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The Aunties (Disposable Women)
Object Type: Sculpture
Artist/Maker: Gray, Margaret
Place Made: United Kingdom: Aberdeenshire, Gray's School of Art
Media/Materials: raku fired porcelain
Dimensions: overall: 37 cm x 32 cm x 24 cm
Awards: RGU Three Dimensional Design Purchase Award; BP Design Award - Commended
Five raku fired porcelain bottle shapes (moulded from plastic bleach bottles) mounted on a wooden base and contained in a perspex display case.
"Being brought up in Northern Ireland I have experienced how family and religion moulds people and how these two well-intended aspirations predominantly affect the role that women are asked to play within their family and society.
As a teenager my career was chosen for me and I was told that if I disagreed with this choice I would be expected to leave the family home.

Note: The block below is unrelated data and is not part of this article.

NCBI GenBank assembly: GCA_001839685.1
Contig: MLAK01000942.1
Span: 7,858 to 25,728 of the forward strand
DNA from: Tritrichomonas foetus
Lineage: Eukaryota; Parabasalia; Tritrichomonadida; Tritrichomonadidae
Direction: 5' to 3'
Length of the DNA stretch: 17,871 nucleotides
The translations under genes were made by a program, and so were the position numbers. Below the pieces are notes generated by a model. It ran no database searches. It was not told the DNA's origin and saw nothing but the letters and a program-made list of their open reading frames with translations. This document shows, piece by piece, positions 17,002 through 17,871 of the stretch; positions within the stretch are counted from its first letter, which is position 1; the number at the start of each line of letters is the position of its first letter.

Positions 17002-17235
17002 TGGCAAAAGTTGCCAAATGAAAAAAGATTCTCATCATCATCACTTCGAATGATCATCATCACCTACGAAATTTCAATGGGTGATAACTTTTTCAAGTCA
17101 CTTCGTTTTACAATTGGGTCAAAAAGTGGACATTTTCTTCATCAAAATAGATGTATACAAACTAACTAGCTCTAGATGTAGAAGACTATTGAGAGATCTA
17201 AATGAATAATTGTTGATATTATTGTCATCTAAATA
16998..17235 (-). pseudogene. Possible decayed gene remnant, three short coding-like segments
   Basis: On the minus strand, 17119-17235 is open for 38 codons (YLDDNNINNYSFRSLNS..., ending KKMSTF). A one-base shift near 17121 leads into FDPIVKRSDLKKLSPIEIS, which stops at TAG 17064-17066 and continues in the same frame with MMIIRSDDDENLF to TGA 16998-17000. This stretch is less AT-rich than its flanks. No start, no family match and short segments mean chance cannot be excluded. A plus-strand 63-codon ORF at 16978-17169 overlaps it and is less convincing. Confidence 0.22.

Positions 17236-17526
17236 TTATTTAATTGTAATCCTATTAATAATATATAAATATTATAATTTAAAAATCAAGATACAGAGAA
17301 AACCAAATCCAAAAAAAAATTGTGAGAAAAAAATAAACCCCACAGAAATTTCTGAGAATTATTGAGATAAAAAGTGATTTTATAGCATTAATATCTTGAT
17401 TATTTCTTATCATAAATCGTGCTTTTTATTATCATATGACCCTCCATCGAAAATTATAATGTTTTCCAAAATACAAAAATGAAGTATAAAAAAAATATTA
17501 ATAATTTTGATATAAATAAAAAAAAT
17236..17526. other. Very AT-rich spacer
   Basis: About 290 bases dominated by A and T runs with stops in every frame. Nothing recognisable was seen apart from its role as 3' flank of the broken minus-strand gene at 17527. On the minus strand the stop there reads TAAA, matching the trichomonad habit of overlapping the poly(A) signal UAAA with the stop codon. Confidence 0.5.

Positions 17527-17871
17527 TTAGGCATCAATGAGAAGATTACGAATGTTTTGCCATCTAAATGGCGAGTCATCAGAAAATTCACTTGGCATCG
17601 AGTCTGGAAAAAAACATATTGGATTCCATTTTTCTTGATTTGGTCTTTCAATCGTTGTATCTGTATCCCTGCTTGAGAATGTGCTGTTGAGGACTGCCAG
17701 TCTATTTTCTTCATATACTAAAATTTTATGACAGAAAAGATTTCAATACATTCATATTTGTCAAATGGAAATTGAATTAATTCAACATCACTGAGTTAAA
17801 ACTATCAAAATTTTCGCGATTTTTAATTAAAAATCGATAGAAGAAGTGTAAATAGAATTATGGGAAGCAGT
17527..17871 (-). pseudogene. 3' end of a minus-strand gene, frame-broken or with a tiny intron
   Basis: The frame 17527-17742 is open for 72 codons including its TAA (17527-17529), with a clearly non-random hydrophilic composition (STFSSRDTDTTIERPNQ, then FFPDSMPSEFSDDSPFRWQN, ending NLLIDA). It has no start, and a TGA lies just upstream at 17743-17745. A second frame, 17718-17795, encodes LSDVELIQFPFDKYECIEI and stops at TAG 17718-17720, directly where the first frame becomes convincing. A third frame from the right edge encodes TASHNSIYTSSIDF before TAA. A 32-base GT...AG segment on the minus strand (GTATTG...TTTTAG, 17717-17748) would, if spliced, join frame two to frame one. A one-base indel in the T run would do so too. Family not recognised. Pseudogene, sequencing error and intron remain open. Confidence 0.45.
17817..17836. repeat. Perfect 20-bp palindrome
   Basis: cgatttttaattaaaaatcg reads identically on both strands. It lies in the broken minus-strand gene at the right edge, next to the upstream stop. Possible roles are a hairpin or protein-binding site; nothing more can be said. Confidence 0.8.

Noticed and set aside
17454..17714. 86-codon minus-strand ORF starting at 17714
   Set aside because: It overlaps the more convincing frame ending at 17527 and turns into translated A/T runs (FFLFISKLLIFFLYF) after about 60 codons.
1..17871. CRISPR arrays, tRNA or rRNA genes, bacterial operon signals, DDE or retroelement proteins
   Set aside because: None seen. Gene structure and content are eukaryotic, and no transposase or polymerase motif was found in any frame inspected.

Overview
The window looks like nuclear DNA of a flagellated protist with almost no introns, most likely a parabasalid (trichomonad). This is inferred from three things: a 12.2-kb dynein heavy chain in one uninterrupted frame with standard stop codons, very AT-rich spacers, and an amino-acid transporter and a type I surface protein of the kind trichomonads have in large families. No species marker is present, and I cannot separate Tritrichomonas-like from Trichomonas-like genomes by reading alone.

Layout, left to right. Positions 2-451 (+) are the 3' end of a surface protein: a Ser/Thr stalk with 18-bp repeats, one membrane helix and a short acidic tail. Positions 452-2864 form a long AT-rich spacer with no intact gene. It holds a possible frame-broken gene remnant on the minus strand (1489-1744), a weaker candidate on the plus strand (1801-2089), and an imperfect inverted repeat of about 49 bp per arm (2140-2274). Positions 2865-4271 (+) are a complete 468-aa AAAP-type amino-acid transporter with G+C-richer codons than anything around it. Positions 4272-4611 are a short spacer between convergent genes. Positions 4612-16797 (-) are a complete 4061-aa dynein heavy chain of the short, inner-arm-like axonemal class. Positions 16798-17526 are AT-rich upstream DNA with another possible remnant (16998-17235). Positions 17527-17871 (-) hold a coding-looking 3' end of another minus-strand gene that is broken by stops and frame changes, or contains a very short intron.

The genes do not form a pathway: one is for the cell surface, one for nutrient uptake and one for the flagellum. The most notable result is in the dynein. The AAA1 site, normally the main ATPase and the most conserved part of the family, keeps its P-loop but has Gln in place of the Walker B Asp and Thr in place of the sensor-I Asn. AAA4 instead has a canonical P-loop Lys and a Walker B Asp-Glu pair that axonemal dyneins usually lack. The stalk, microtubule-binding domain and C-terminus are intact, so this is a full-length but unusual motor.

However, some families and groups from other cultures force this expectation of duty to a very different level, as many women are conditioned to accepting their place in society as worthless second-class citizens, often facing the daunting consequences of being forced to commit suicide or to be murdered if they do not co-operate with the strict customs and choices enforced on them.
'Disposable Women' is my interpretation of these tragic accounts regarding some of these silent, slave-like women.
The women are represented by bleach bottles – not only is the shape feminine but some women reportedly have drunk bleach to try to commit suicide.
I created 'The Aunties' after reading a piece by Jasvinder Sanghera in her book "Shame". In it, she tells of the groups of local women gossiping at the gurdwara (a religious building). I discovered during my research that gossip can turn to rumour and very often a rumour about someone is enough to bring shame. For the family's honour to be restored they believe they must eliminate (honour kill) the one who they believe is guilty. 'The Aunties' are standing on dangerous ground, as the gossip could one day be about one of them."
Object Number: ABDRG2010.518